Sir Frank Chalton Francis was an English academic librarian and curator. Almost all his working life was at the British Museum, first as an assistant keeper in the department of printed books, and later as secretary of the museum, keeper of printed books and, between 1959 and 1968, director and principal librarian of the museum. As director, Francis worked to modernise and expand the museum, and his ideas contributed to the establishment of a separate British Library after his retirement. He was a well-known bibliographer, lecturing in the subject at University College, London, and serving as secretary, and later president, of the Bibliographical Society. He was one of the pioneers of computerised bibliography for libraries.
About Frank Francis
Famous as a bibliographer, librarian, and curator, Francis is particularly remembered for his longtime association with the British Museum in London, England. He became director of the museum in the late 1950s and was responsible for much of the institution’s modernization.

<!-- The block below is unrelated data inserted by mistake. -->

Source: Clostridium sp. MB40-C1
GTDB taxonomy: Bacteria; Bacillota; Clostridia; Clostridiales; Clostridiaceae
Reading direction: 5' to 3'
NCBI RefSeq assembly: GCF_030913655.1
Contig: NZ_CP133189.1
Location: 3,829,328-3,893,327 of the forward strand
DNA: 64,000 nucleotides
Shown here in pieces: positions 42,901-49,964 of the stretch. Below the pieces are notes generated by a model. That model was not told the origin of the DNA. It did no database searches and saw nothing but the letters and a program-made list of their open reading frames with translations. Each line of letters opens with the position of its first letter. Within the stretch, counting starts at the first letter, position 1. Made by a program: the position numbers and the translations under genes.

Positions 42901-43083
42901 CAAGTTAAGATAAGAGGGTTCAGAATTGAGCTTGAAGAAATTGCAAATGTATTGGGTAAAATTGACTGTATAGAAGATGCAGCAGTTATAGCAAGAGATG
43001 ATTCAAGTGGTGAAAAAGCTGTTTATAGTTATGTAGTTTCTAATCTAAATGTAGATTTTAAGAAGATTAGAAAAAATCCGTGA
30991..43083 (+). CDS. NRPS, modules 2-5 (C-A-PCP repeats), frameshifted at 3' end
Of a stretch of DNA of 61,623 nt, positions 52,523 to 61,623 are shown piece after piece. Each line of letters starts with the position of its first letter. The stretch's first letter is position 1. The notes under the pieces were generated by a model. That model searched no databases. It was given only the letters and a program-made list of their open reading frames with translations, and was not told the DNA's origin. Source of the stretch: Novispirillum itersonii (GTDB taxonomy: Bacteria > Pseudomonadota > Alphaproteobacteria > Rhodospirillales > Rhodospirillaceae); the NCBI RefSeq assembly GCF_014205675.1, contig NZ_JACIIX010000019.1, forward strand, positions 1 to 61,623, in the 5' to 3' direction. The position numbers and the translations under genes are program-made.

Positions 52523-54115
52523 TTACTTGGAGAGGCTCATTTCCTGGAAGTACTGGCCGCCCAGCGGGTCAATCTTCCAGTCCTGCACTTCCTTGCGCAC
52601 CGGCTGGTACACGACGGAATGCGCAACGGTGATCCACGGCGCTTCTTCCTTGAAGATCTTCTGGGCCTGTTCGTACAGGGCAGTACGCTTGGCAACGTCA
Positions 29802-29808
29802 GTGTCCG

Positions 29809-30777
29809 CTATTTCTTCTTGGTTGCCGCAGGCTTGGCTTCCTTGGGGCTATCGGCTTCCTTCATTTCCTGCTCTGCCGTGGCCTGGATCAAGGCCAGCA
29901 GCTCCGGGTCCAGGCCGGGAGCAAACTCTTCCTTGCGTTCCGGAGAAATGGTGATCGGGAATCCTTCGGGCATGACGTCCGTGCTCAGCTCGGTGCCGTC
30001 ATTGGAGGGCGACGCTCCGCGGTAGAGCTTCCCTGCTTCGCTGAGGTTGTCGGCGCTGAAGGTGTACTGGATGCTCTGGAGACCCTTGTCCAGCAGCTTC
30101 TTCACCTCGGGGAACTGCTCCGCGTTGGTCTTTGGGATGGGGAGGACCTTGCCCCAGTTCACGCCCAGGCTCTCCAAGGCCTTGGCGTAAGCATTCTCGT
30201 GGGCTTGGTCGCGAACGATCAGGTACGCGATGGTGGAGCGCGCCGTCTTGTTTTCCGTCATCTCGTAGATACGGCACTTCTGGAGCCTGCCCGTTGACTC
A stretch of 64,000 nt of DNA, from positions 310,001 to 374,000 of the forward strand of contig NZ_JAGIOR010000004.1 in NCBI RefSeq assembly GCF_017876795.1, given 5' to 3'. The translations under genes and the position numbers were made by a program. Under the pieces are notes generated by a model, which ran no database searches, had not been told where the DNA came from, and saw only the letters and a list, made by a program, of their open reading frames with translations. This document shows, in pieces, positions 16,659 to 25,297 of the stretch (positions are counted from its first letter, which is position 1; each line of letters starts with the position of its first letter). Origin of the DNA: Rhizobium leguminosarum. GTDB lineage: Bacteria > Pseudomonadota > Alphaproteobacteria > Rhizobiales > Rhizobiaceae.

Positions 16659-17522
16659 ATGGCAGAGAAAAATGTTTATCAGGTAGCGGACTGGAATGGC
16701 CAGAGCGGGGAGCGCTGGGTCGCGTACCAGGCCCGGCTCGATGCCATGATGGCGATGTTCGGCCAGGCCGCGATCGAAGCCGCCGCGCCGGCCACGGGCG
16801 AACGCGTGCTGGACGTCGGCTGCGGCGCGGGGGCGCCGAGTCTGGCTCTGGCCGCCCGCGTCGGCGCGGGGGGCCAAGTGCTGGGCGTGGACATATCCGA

After earning a degree in Classics from Liverpool University, he studied Greek philosophy at Emmanuel College, Cambridge University.
He pioneered the use of computers in cataloging libraries’ holdings.
The only son of Elizabeth and Frank Francis, he was born and raised in Liverpool, England. His marriage to Katrina McClennon began in 1927 and produced three children.
He and nineteenth-century English poet Coventry Patmore were both employed by the British Museum.
Information related to Frank Francis
- Directors of the British Museum
- People educated at Liverpool Institute High School for Boys
- English curators
- English librarians
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